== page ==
NORWALK, Conn. — The Norwalk Common Council has unanimously condemned “the senseless killing of George Floyd by police officers who are meant to protect and serve.” They “stand in solidarity with Norwalk’s Black community.”
“As leaders elected by the people to serve on your behalf, we recommit ourselves to actively listen and find more constructive ways to challenge racism and end social injustice in our city. At this pivotal moment, we also recognize that all children of Norwalk deserve to inherit a more just and equitable city,” the Council said Tuesday in a statement read by Council President Barbara Smyth (D-At Large), during its regularly scheduled meeting held on Zoom.
“This Council is committed to moving beyond just the statement. We want, and we need to see, action, and we want to be a part of it,” Smyth said, offering personal thoughts after reading the agreed upon words.
The commentary followed Mayor Harry Rilling’s remarks.
Norwalk has had two peaceful demonstrations inspired by Floyd’s death, and “I think we can all agree that the goal of the police department was simply to support and protect the protesters to make sure that we were able to do so peacefully and cohesively,” Rilling said. “…. I think, once again, Norwalk can stand proud and say we show the rest of the country, how to do things and how to do things in an appropriate way.”
Council members Dominique Johnson (D-At Large), Greg Burnett (D-At Large), Darlene Young (D-District B) and Kadeem Roberts (D-District A) had written the statement, and she had given it some edits as a Norwalk High School teacher, Smyth said.
The Council said:
“Norwalk’s diversity is its greatest and most precious resource, and it should be respected and nurtured. We in city government must work to ensure that we value and defend this diversity not just in words, but also in actions. We recognize that building a just community requires elected officials working with a coalition of people willing to do the work necessary to address systemic and institutional racism in our city.
“Our country is in a national crisis and our humanity at a crossroads as the Black community continues to deal with the residue of racism and injustice. As leaders, we commit to a process of deep self-reflection and accountability. We stand Norwalk Strong and join our voices in unison for change and in declaration that Black Lives Matter.”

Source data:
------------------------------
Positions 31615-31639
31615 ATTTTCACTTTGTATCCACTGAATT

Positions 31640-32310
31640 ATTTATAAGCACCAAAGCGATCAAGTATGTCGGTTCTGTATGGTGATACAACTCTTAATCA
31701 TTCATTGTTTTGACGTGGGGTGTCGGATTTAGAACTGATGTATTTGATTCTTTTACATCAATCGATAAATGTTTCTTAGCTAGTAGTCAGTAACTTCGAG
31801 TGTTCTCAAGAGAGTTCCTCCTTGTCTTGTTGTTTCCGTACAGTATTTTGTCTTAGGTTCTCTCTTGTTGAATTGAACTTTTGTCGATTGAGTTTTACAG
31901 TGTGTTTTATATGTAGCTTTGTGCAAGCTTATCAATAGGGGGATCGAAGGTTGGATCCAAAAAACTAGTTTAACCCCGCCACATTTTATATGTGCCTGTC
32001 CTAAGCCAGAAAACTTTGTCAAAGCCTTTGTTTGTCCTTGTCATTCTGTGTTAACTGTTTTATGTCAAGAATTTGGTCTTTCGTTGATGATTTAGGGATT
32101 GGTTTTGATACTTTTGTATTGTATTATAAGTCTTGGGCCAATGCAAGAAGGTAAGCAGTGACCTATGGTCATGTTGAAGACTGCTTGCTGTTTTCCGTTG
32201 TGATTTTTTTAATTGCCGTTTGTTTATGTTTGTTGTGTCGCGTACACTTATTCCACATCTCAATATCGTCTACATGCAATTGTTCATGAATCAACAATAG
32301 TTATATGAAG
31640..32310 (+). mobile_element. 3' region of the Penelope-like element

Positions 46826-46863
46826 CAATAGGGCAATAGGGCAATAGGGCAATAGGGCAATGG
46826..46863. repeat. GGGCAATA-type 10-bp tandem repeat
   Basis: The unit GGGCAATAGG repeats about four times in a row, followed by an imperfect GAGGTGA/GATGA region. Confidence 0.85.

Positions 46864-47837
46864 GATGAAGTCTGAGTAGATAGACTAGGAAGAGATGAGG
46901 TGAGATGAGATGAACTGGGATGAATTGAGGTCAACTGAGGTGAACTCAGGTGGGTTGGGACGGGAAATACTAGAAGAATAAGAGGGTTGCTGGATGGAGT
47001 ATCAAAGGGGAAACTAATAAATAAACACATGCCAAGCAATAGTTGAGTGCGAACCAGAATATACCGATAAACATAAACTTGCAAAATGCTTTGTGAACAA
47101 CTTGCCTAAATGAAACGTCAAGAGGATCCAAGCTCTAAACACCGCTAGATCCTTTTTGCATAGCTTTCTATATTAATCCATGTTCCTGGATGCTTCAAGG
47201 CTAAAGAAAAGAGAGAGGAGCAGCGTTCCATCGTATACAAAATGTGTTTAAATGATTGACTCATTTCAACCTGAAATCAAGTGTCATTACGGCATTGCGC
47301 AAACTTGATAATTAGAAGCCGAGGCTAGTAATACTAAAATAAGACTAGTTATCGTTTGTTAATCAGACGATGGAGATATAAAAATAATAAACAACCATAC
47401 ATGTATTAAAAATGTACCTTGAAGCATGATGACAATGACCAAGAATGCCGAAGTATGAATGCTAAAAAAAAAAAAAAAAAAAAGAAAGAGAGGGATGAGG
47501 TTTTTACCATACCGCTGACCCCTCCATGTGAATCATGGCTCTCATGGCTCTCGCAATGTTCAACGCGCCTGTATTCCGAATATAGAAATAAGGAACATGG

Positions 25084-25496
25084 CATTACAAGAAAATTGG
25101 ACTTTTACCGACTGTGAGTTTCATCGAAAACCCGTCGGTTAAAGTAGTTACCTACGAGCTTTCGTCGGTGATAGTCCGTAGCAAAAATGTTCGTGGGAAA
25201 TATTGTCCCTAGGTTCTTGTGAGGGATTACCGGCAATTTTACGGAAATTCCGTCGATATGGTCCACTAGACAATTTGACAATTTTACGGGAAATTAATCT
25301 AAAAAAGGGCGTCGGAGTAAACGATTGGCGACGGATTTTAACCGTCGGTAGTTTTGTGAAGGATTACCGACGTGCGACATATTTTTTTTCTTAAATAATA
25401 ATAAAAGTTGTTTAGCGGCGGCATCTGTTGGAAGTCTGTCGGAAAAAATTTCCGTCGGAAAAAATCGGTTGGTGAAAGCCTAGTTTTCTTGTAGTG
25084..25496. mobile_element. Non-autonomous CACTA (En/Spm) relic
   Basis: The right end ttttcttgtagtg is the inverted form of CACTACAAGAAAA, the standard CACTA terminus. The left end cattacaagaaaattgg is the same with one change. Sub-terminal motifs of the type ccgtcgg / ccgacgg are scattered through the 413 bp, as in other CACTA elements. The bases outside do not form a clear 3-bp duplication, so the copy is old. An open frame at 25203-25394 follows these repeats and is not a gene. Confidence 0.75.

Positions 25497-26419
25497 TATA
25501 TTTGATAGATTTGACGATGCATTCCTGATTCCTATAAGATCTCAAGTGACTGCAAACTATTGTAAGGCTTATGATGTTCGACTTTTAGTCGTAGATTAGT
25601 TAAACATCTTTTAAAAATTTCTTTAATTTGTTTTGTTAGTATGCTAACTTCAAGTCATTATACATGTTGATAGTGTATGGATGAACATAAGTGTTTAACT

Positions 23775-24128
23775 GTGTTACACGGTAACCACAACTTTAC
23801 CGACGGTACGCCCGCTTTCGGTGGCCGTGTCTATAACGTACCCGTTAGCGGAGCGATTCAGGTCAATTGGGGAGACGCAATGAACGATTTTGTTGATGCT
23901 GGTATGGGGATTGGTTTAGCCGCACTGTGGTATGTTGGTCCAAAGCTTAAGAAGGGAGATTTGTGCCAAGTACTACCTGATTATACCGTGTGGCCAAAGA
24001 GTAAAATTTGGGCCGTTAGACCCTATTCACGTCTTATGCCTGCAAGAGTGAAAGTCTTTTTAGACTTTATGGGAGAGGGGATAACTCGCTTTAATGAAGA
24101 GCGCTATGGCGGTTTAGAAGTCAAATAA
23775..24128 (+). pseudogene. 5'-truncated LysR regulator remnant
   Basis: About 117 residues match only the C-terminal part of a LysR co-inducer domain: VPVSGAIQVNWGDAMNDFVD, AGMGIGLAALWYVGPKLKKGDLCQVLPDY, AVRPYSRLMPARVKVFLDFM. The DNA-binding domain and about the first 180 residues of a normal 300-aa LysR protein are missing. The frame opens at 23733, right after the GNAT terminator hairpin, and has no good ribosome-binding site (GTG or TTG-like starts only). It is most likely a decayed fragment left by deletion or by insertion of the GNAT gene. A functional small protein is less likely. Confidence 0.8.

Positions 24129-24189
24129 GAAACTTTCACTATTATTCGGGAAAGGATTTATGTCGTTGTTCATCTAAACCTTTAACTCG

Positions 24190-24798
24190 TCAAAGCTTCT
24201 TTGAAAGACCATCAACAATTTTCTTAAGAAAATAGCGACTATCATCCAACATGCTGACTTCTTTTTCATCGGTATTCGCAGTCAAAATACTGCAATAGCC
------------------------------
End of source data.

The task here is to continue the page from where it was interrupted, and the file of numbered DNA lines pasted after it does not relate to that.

Smyth said she agreed with Rilling that Norwalk Police had handled the protestors with respect.
“We recognize that our police department is many steps ahead, many other police departments and have been very willing to, and have, revised policies and established standards to eliminate brutality, but we do still have room for improvement,” Smyth said.
As a teacher, she has committed lessons “to shining a light on black oppression and social injustice,” because “what really feeds prejudice is ignorance,” she said.
“Education is one of the most important ways that we tackle the pervasive systemic and institutional racism that exists,” Smyth continued. “And it’s really incumbent on all of us to recognize that, from Reconstruction, to Jim Crow, to redlining, to our current Zoning laws, that blacks have been and are still being oppressed. After emancipation, oppression has only changed its form. And police brutality is really just a symptom of a much, much deeper problem.”
The protests have been incredible and have already brought change, Smyth said.
“I’m calling out the students who have, you know, led the way in the towns around us to, to really take it a step further,” Smyth said. “Talk to your parents, talk to your community leaders and demand change and fair, affordable housing in your towns. And that’s when we’re going to start to see a change in in the poverty that exists.”